Raid on Southern Fishing Pier Finds No Human Trafficking: Police

Officials investigate Saphan Pla pier in Ranong province, 27 April 2015.

RANONG — Police in southern Thailand say they did not find any illegal activity during an inspection of a fishing port in Ranong province today, conducted as part of a nationwide effort to stave off the European Union's impending ban on Thai seafood.

Police and other government officials inspected workers at Saphan Pla pier, a major fish market and distribution hub, in compliance with the government’s orders to crack down on illegal, unreported, and unregulated fishing (IUU), and human trafficking.

The EU announced last week that Thailand has six months to implement new measures to counter illegal fishing, or else face a potential import ban that could cost the country at least 20 billion baht in lost revenue. 

Officials investigate Saphan Pla pier in Ranong province, 27 April 2015.


The raid was jointly led by the Ministry of Social Development and Human Security officials, anti-trafficking police, marine police, the counter-insurgency agency Internal Security Operation Command (ISOC), among others.

Police said all of the workers on Saphan Pla pier, most of whom are from Myanmar, are properly registered.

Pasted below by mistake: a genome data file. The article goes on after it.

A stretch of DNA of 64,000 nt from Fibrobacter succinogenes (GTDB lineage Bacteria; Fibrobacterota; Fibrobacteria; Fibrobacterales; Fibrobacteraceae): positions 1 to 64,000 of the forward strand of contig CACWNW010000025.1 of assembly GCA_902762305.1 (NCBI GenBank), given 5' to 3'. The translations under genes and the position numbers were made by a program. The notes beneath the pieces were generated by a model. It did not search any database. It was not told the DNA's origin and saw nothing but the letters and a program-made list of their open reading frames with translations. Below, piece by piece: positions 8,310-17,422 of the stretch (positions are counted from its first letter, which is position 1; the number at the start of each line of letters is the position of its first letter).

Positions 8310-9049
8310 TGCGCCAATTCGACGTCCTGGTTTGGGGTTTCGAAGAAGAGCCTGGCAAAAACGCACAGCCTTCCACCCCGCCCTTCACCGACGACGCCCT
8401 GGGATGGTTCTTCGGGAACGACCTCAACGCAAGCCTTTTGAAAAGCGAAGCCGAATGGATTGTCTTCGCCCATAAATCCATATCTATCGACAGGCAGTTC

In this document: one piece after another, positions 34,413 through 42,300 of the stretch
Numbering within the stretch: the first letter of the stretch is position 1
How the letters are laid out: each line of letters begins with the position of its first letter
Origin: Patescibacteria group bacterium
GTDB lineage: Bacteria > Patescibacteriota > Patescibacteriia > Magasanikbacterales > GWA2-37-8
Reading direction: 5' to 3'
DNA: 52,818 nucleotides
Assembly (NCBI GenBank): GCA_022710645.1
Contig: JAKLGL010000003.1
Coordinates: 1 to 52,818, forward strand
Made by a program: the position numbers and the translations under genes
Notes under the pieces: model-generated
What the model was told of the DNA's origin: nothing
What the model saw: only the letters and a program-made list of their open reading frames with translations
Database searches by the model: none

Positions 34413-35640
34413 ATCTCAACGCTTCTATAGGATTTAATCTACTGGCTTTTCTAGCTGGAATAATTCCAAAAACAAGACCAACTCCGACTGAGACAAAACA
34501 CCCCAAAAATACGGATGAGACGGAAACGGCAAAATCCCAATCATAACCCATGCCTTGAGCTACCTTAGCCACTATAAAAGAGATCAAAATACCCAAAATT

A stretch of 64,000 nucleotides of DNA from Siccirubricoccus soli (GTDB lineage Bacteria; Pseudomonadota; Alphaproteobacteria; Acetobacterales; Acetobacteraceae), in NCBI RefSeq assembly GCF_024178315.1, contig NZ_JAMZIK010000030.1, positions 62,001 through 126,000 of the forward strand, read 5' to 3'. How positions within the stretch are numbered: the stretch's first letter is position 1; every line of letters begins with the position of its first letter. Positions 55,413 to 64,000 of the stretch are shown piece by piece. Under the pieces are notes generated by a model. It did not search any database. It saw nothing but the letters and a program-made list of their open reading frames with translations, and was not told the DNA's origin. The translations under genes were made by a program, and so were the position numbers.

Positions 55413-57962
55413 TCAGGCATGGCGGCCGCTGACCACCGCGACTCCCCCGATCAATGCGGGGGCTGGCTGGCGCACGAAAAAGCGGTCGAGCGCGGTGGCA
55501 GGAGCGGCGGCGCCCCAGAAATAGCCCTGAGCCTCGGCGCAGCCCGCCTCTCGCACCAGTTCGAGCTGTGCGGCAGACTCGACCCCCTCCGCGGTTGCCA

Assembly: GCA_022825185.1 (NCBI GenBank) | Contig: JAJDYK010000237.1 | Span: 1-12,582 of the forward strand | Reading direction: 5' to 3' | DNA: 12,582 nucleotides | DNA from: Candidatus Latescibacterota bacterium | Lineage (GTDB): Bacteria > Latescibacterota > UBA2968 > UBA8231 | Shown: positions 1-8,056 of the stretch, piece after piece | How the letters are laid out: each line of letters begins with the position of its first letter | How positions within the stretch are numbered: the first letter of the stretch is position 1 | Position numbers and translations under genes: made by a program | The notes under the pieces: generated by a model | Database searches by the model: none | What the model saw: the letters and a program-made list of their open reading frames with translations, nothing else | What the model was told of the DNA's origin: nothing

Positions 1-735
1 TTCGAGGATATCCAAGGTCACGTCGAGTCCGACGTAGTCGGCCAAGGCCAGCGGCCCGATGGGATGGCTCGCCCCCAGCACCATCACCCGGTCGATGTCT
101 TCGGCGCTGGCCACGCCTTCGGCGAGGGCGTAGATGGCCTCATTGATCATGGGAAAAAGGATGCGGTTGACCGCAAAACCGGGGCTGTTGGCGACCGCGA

"They have established employers," a police officer said. "They were neither coerced nor enslaved." 

Operators of fishing boats in the area have also been instructed to register their port calls, fishing areas, crew lists, and licenses with local authorities, police said.

Experts say many Thai fishing boats are unregistered, and there is no effective record of where fish is caught, or who is working on the boats.

The lack of oversight has allowed Thai boats to fish in neighboring countries' waters, and also staff their ships with illegal and often abused labor. Thailand was downgraded last year in the US’s annual human trafficking report, which cited the widespread use of trafficked labor in the Thai seafood industry and the complicity of some Thai officials.

Junta chairman and Prime Minister Prayuth Chan-ocha told the nation in a televised address last Friday that Thailand is likely to miss the EU's deadline.

"We won't be able to meet [the EU’s deadline] because the issues are so numerous," Gen. Prayuth said, "Registering fishing boats alone is already difficult. In few days, in few months, we cannot do all of this. And we have received little cooperation so far, too."


Thailand is the world's third-largest exporter of seafood.  

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